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"Attack on federalism" brings DMK, AIADMK together in Rajya Sabha

Our Bureau | | Updated on: Dec 04, 2021
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Both parties question the structure of Dam Safety Bill

The Rajya Sabha witnessed a rare unity of opinions from archrivals DMK and AIADMK on the Dam Safety Bill. Both the parties argued that the Bill is an infringement upon the rights of the States. On issues such the safety of Mullaperiyar dam in Kerala too, both the parties took a similar position. The Bill, however, was passed by the Upper House despite the opposition from both the parties.

Before beginning the debate, DMK's leader in Rajya Sabha Tiruchi Siva questioned the Centre's intentions to bring such a Bill and demanded that it should be sent to a select committee. "Entry 17 of the State List provides for the States to make laws with regard to water supplies, drainage and embankments, water storage and water power subject to Entry 56, which is the Union List. According to Entry 56, the Parliament can make laws on regulation of inter-State rivers and valleys. However, it does not have power to regulate intra-State water, rivers and valleys. Recently, most of the Bills that are being brought are transgressing the rights of the States," he said.

The Bill provides for constitution of a National Committee on Dam Safety and a National Dam Safety Authority. "The control of the National Committee on Dam Safety and the National Dam Safety Authority comes under the Central Government. Appointing States' representatives and specialists is also coming under the Central Government. It already comes under the State List. States have these rights. But this Bill takes away the rights of the States," he said.

AIADMK’s arguments

AIADMK leader A Navaneethakrishnan argued that the Bill is inherently defective. "It is having contradictory, impermissible, arbitrary, unfair clauses," he said. He said of the four entities been contemplated under the Bill such as the National Dam Safety Committee, National Dam Safety Authority, State Dam Safety Organisation and the State Dam Safety Committee, the National Dam Safety Authority is the most powerful and it is an arbitrator. "Its decision is final, binding. The National Dam Safety Authority, in other words, is the Central Government," he said.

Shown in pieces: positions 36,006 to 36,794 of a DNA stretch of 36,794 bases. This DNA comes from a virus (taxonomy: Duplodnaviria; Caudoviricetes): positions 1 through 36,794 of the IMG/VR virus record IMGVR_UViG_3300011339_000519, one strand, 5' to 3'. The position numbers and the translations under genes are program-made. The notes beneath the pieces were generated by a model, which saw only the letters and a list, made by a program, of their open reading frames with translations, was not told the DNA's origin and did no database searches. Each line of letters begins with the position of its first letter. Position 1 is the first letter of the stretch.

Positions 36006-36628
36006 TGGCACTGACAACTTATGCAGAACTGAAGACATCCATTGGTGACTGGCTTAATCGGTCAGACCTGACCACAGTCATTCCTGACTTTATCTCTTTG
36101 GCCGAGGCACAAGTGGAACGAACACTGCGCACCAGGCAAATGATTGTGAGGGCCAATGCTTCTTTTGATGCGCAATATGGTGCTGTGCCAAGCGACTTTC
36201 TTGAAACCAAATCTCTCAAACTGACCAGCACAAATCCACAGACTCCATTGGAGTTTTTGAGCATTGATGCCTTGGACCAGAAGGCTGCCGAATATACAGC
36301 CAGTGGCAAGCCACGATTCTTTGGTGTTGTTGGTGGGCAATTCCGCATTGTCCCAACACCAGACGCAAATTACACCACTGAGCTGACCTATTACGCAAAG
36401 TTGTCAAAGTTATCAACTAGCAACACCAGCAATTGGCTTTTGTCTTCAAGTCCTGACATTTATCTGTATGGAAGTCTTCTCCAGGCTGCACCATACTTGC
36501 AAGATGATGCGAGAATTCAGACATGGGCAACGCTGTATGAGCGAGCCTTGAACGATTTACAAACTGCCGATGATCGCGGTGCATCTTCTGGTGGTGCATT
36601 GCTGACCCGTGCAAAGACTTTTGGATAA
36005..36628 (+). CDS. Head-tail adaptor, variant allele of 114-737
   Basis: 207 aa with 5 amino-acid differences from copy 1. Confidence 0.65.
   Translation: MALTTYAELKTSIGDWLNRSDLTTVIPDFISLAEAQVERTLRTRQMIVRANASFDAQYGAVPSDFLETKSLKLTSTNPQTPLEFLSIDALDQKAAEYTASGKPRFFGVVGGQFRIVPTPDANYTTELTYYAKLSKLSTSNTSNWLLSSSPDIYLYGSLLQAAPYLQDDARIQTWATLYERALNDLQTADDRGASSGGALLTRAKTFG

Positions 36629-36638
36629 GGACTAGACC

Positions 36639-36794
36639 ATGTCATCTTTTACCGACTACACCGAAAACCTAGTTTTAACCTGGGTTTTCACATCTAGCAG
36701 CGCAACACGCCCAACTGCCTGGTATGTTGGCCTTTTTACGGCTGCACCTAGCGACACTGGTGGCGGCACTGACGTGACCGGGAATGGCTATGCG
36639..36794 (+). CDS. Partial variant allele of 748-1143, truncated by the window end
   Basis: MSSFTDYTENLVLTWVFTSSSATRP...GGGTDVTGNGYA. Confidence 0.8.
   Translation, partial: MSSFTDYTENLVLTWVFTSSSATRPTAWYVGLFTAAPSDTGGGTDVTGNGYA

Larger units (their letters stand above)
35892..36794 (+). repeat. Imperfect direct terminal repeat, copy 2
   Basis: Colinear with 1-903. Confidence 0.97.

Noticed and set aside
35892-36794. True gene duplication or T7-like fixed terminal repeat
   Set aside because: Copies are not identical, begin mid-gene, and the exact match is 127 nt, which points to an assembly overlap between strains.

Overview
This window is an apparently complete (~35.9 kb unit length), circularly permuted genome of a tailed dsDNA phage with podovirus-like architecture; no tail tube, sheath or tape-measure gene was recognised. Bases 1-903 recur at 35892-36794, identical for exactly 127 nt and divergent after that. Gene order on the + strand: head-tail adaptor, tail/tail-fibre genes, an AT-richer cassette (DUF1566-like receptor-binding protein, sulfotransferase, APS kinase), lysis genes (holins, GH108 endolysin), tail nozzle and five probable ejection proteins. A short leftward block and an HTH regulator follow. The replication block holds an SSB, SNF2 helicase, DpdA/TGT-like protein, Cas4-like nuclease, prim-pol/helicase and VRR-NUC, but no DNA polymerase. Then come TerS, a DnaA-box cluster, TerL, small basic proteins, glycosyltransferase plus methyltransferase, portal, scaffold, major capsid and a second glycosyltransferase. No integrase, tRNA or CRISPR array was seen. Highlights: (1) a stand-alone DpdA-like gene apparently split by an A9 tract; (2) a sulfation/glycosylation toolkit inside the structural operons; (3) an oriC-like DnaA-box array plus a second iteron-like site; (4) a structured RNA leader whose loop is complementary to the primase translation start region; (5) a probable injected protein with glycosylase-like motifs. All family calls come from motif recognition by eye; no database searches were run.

Navaneethakrishnan added that the entire Bill does not provide representation to the owner of the dam in the National Committee or the State Dam Organisation. He said the four dams situated in Kerala and owned and maintained by Tamil Nadu, is going to be looked after by the Central Authority. "So, now as per Clause 9(2), if there is any dispute between the State Dam Safety Organisation and the owner of the dam, the Central Authority will decide the dispute and its decision is going to be final one, binding one," he added.

DMK spokesman and MP TKS Elangovan said in the House that there are certain legal issues and the Bill may even go to the court of law. "Why are you not respecting the State Governments? Our worry is that Schedule 7, the State List, is becoming smaller and smaller and most of the rights, right from education, is being taken away by the Union Government. We are also elected by the people. We know how to run the State. People have faith in us and have elected us to rule the State. Ultimately, the powers are being taken away by the Centre which is against the Constitution," he asked.

MP from Kerala V Sivadasan of the CPI(M) too agreed with the DMK and AIADMK on the issue of federalism. But he argued that the State where the dam is located should have freedom to take a decision on the safety of a dam. "The State should have the freedom to assure safety of the dams which are inside the State. We are sure that this Bill will give opportunity to take away the autonomy of the State by the Union executives. I sincerely request the ruling party to make laws suitable for future too," he said.

Sivadasan urged the Centre not to make the law in such a way that it suits the present moment as a ruling party. "Tomorrow, things will be changed. I am saying this because you have followed the same pattern in every other legislation – be it the Labour Codes, or, be it the farm laws. The attack on the federal structure of our nation is also clearly visible in this Bill. The National Committee on Dam Safety has a maximum number of seven representatives of the State Governments, such as Engineer-in-Chief or equivalent by rotation, to be nominated by the Union Government. What is the position about the other State Governments except these seven? What is the guarantee that the States, which are ruled by the Opposition parties, will find their places in the Committee? The number of representatives of the Union Government officials is ten. The number of independent experts in the Bill, proposed to be appointed by the Union Government, is three. This makes the States as minority within the Committee. The minimum number of representatives of the States is not specified. This is even more sinister," Sivadasan argued.

Published on December 04, 2021

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